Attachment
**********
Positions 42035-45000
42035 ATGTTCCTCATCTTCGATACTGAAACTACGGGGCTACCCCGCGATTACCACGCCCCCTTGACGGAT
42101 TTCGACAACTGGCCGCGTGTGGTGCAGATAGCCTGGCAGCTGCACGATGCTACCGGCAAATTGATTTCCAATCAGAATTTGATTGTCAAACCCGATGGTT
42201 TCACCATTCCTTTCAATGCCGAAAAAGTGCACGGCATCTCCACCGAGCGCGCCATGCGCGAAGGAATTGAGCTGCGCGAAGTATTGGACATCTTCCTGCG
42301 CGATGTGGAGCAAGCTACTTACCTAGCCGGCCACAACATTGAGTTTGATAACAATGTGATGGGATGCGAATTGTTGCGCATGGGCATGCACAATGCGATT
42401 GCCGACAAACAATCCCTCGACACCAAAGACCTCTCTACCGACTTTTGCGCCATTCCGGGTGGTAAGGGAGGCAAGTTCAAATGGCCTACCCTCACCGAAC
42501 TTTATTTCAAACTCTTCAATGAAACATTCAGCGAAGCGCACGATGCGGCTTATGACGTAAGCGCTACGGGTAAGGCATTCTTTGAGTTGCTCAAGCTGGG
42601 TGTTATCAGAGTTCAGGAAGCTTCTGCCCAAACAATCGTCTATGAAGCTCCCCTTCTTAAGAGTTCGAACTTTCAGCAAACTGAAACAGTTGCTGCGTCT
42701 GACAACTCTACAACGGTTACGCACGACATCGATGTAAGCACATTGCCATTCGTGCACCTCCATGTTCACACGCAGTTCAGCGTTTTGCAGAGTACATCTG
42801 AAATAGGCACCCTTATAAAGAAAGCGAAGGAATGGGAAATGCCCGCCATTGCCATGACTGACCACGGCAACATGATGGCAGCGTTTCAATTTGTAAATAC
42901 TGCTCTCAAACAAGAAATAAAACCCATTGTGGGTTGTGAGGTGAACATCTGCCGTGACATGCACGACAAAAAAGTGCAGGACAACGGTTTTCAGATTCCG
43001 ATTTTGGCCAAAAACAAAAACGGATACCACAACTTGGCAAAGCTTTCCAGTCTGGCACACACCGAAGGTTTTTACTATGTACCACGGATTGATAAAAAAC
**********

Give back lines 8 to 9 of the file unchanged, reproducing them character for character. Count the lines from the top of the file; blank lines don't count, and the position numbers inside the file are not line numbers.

42601 TGTTATCAGAGTTCAGGAAGCTTCTGCCCAAACAATCGTCTATGAAGCTCCCCTTCTTAAGAGTTCGAACTTTCAGCAAACTGAAACAGTTGCTGCGTCT
42701 GACAACTCTACAACGGTTACGCACGACATCGATGTAAGCACATTGCCATTCGTGCACCTCCATGTTCACACGCAGTTCAGCGTTTTGCAGAGTACATCTG